When you write, you lay out a line of words. The line of words is a miner’s pick, a woodcarver’s gouge, a surgeon’s probe. You wield it, and it digs a path you follow.
—Annie Dillard

If the sentences aren’t right, the story doesn’t matter. Sentences are the bricks with which we build our stories, line by line. Writing powerful sentences is key to writing powerful stories. That’s why editors are quick to reject manuscripts that lack what they call “sentence quality”—editor speak for good sentences. A good story just isn’t good enough unless it’s written in good sentences.

This may seem obvious, but I meet many writers who are unwilling to polish polish polish their prose. They’ve written the story, they think the writing’s fine, they want to get on with selling it. This can be especially true of those writing genre fiction, who believe—falsely—that the quality of the actual writing doesn’t matter so much as long as they are telling a good story. I was reminded of this recently as I read Andy Martin’s Reacher Said Nothing, in which Martin observes Lee Child as he writes Make Me, the 20th novel in his bestselling Jack Reacher series. Martin shows Lee Child worrying over his sentences the way mothers worry over their newborns.

You can learn to worry over your sentences—if you don’t already—with these tricks:

1. Read your work out loud.

This will help you develop your writer’s ear, your innate sense of voice and tone and rhythm that you’ve been developing ever since you learned to speak and to listen, to read and to write. You can hear it in other people’s work. Now you need to learn to hear it in your own.

1A. Better yet, have other people read it out loud.

Hear where they stumble, where they slow down, where they sail along.

Note: If you’ve been published, and your work is available on audio, listen to it. You’ll hear all kinds of things as you listen, both good and bad, especially if someone else is doing the narration. I confess that I refused to listen to my debut mystery A Borrowing of Bones for a long time. I was worried that it would be a slow form of Chinese water torture, listening to my ill-chosen words drip drip drip for 400 pages. Finally, I did, and while I did occasionally wince, I loved Kathleen McInerney’s narration. And I could hear my sentences in action, for better or worse.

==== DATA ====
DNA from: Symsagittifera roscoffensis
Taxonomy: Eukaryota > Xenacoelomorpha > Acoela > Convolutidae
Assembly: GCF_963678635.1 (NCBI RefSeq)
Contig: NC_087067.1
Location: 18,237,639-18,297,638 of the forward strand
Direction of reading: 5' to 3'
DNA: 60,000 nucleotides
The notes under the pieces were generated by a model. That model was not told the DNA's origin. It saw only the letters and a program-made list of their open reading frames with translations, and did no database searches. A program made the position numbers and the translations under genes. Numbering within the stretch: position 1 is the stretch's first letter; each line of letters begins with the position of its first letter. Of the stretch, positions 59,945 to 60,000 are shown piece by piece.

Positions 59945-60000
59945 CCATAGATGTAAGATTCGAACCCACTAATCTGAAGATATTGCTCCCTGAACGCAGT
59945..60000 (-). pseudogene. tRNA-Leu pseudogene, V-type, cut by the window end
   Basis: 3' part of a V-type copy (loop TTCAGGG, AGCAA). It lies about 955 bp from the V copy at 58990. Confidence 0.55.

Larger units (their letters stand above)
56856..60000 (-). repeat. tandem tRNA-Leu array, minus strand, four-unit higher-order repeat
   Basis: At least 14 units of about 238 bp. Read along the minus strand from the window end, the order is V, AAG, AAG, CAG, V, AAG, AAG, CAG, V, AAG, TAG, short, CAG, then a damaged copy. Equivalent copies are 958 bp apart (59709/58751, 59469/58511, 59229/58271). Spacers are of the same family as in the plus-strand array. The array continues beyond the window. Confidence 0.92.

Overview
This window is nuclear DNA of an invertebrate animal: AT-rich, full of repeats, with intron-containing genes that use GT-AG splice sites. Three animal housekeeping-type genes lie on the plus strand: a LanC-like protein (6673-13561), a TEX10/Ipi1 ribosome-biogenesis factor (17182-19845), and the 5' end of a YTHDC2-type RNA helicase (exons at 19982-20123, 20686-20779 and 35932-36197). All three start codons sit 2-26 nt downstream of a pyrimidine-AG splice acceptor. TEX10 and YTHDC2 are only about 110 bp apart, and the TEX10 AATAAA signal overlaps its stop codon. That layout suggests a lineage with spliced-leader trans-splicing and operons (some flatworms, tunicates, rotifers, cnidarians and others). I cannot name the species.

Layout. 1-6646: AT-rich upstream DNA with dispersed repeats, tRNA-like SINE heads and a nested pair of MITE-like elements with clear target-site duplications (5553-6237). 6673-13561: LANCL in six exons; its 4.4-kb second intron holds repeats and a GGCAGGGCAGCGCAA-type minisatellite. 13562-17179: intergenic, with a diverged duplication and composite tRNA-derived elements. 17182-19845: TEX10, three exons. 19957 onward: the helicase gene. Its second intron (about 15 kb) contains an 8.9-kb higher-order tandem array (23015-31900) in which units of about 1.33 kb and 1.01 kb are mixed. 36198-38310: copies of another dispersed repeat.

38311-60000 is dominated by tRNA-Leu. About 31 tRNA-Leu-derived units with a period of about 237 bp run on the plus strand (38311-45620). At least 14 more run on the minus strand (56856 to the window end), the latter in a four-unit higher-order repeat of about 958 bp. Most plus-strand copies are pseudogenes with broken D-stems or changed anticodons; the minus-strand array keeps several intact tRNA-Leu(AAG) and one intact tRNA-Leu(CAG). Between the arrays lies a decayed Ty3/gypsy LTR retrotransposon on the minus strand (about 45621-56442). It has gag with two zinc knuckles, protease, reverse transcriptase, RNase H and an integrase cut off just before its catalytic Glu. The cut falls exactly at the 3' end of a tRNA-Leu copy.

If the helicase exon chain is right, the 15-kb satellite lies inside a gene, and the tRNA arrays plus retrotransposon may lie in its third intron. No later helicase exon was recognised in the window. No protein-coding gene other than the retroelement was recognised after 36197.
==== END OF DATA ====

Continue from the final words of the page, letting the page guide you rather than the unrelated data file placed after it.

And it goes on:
2. Read like a writer.

Pay attention to the language, delight in superlative sentences, tap along to the rhythm, note the beat and the heat, the warp and the weft, the push and the pull of your favorite writers’ prose. Often this means reading the book twice—once to see what happens, and again to see the sentences.

3. Collect sentences.

Keep a Sentence Notebook where you write out great sentences as you come across them. And no, I don’t mean cutting and pasting them into a file, I mean physically writing them down, with pen and paper. This is good for your writer’s brain; you’ll learn more. (If you don’t believe me, maybe you’ll believe this study published in Scientific American.)

In mine, I have sentences from writers as different as Alice Hoffman, Pat Conroy, Marilynne Robinson, Shakespeare, Annie Lamott, Emerson, Mark Nepo, Elizabeth Berg, Thoreau, Lee Child, Louise Penny, Jane Austen, John Irving, and A.S. Byatt.

4. Read poetry.

Poetry is all about the power of language. Good poetry packs a punch, an emotional wallop delivered in dynamic prose. From the deep Zen of Basho to the wild exuberance of Whitman—and everything in between. Nothing teaches you more about the guts and grandeur of language than poetry. I read poetry because it reminds me what words and phrases and sentences are all about. The list of great poets is endless, I leave you to discover your favorites on your own. That said, if you think you don’t like poetry, try Mary Oliver.

5. Practice writing good sentences.

There are a lot of great resources to help you learn how to hone your sentences. These classics all belong on every writer’s shelf:

The Art of the Sentence: Every Writer's Bookshelf


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